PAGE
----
Criterion takes a trip to the dark side with Russ Meyer's pervy classic Beyond the Valley of the Dolls.
This week the Loose Cannons watch Goodbye Uncle Tom, the ultra offensive 1971 film that critic Pauline Kael called “the most specific and rabid incitement to race war.”
While it might not tell people who read Roger Ebert's memoir too much they didn't already know, the documentary Life Itself is a powerful work of deep empathy and human emotion that the late film critic could be proud of.
Given Roger Ebert’s well-publicized opinions about gaming’s (lack of) potential as an art form, some might find it strange to eulogize him in the context of video games. Personally, I think it’s important. While the many accounts of his unrivaled contributions to film are obviously well-deserved, Ebert had far more to offer the world than a couple of thumbs up or down.
We are extremely saddened to learn of the passing of film critic Roger Ebert earlier today. Our Film and Performing Arts Editor takes some time out of his day to explain just how much Ebert meant to him and the person he has become today. We are forever grateful for the little bit of support he had given to our little Canadian outlet in the past. He will be missed.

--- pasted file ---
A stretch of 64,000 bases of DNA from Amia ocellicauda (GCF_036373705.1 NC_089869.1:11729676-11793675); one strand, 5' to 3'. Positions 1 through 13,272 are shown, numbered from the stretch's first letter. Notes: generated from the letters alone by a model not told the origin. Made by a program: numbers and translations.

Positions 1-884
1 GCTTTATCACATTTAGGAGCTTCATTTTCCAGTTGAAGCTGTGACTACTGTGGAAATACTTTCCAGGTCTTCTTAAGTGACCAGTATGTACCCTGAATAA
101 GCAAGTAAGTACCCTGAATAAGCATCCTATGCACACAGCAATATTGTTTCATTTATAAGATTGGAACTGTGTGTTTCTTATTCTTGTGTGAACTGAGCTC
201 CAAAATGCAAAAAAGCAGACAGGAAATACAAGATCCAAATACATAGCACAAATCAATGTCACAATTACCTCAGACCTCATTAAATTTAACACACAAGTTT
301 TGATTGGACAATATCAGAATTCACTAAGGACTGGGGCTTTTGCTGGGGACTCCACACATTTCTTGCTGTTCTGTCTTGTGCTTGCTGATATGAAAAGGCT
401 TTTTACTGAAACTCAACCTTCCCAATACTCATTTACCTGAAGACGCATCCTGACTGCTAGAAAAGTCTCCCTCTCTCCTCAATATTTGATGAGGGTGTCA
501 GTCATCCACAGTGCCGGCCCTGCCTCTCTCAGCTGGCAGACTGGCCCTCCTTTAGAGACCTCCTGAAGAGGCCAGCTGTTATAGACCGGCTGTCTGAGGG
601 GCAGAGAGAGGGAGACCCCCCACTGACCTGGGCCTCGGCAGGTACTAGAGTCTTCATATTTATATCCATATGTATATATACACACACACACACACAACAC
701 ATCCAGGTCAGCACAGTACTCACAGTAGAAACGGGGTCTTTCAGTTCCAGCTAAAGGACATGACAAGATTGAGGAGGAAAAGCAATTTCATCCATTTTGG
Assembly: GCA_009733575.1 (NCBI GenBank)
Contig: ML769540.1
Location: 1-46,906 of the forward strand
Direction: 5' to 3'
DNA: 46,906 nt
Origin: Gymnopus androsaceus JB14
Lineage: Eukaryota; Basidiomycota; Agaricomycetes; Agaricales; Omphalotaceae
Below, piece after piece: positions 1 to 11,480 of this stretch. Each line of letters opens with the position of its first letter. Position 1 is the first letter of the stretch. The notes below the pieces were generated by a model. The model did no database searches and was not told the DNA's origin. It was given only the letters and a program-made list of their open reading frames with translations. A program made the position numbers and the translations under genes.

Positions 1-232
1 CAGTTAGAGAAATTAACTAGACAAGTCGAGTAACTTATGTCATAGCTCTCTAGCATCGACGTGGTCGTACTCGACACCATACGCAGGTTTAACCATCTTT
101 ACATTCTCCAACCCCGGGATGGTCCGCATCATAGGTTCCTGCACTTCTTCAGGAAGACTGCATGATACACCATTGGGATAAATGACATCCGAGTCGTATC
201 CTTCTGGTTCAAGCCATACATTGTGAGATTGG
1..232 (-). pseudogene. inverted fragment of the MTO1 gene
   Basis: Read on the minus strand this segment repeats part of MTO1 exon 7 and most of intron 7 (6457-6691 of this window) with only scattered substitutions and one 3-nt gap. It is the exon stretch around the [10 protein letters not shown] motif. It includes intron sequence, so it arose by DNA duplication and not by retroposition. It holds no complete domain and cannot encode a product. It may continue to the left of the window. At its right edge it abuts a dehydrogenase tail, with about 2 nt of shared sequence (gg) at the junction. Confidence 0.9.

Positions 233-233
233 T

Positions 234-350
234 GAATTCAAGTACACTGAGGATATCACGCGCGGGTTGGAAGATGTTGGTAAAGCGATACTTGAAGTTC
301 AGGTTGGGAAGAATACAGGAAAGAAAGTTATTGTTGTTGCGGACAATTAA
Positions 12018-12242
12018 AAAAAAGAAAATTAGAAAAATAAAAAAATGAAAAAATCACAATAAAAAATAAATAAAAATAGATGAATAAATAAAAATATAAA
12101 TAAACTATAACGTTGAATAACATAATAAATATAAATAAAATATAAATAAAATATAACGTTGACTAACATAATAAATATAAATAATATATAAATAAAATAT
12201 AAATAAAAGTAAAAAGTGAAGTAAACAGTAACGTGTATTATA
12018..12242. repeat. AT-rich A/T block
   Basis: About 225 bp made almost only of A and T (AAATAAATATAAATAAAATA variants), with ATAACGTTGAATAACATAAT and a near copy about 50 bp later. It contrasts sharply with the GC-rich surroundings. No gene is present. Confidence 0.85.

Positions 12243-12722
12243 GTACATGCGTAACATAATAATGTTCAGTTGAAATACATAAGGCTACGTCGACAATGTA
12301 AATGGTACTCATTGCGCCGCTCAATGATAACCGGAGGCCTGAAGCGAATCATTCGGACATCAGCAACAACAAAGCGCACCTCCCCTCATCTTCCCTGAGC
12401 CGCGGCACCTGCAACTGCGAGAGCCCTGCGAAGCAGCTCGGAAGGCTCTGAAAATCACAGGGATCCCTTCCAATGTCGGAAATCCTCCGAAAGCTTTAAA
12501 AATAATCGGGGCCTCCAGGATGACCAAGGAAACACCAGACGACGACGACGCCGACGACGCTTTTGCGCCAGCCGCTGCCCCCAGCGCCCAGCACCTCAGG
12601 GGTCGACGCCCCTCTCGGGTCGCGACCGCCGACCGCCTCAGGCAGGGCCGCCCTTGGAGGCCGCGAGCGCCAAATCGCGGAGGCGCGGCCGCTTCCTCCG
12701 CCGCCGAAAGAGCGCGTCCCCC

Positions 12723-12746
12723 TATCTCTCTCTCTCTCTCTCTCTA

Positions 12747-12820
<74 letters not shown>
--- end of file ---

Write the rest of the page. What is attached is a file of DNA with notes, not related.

In this "holiday" themed edition of Defending the Indefensible, we look at the first two films in the Silent Night, Deadly Night franchise, neither of which is particularly excellent (and in the case of the sequel not even remotely okay), but both of which have interesting points worth talking about.
This week's DVD column is all over the map as Andrew Parker takes on Underworld: Awakening, the horror remake Mother's Day, and the romantic drama The Vow, while Phil Brown takes a look at the almost unclassifiable Tim and Eric's Billion Dollar Movie.
In part four of his ongoing series, Will Sloan further probes the early, now postRocky era of Sylvester Stallone's career with the often forgotten about F.I.S.T. and the even more forgotten about Paradise Alley.
This week, in our second installment in our series looking back at the works of Sylvester Stallone, Will Sloan takes a look at even more of the actor's pre-Rocky early work with Lords of Flatbush and Death Race 2000
We all know movies put their best foot forward when it comes to poster blurbs. Hollywood blockbusters are quick to use what Roger Ebert or A.O. Scott have to say about a movie, if it makes them look good. But even if Ebert and his posse of real film critics don’t like a film, you’ll […]